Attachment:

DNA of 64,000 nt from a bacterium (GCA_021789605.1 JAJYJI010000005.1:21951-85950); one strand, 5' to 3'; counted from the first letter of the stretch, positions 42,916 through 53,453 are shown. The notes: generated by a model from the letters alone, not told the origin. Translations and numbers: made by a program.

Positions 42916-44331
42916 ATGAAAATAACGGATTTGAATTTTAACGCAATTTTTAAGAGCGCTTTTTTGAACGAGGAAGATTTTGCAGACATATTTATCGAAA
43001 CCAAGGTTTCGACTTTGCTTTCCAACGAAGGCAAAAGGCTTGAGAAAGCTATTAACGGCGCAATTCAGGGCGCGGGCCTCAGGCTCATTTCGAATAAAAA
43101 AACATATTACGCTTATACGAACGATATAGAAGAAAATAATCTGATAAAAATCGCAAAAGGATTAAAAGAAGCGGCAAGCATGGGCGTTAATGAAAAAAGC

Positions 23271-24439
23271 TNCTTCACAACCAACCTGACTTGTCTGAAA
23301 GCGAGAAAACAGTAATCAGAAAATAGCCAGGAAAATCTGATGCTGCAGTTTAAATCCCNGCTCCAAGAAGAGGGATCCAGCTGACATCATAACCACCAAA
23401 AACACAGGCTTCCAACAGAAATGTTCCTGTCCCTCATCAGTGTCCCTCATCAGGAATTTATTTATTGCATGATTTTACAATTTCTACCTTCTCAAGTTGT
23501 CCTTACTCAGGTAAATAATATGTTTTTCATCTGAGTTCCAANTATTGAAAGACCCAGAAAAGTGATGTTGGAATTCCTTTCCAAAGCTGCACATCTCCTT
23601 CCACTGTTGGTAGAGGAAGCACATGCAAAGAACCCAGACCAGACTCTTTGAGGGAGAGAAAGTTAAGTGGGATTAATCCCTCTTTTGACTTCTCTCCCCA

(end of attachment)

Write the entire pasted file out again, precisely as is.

DNA of 64,000 nt from a bacterium (GCA_021789605.1 JAJYJI010000005.1:21951-85950); one strand, 5' to 3'; counted from the first letter of the stretch, positions 42,916 through 53,453 are shown. The notes: generated by a model from the letters alone, not told the origin. Translations and numbers: made by a program.

Positions 42916-44331
42916 ATGAAAATAACGGATTTGAATTTTAACGCAATTTTTAAGAGCGCTTTTTTGAACGAGGAAGATTTTGCAGACATATTTATCGAAA
43001 CCAAGGTTTCGACTTTGCTTTCCAACGAAGGCAAAAGGCTTGAGAAAGCTATTAACGGCGCAATTCAGGGCGCGGGCCTCAGGCTCATTTCGAATAAAAA
43101 AACATATTACGCTTATACGAACGATATAGAAGAAAATAATCTGATAAAAATCGCAAAAGGATTAAAAGAAGCGGCAAGCATGGGCGTTAATGAAAAAAGC

Positions 23271-24439
23271 TNCTTCACAACCAACCTGACTTGTCTGAAA
23301 GCGAGAAAACAGTAATCAGAAAATAGCCAGGAAAATCTGATGCTGCAGTTTAAATCCCNGCTCCAAGAAGAGGGATCCAGCTGACATCATAACCACCAAA
23401 AACACAGGCTTCCAACAGAAATGTTCCTGTCCCTCATCAGTGTCCCTCATCAGGAATTTATTTATTGCATGATTTTACAATTTCTACCTTCTCAAGTTGT
23501 CCTTACTCAGGTAAATAATATGTTTTTCATCTGAGTTCCAANTATTGAAAGACCCAGAAAAGTGATGTTGGAATTCCTTTCCAAAGCTGCACATCTCCTT
23601 CCACTGTTGGTAGAGGAAGCACATGCAAAGAACCCAGACCAGACTCTTTGAGGGAGAGAAAGTTAAGTGGGATTAATCCCTCTTTTGACTTCTCTCCCCA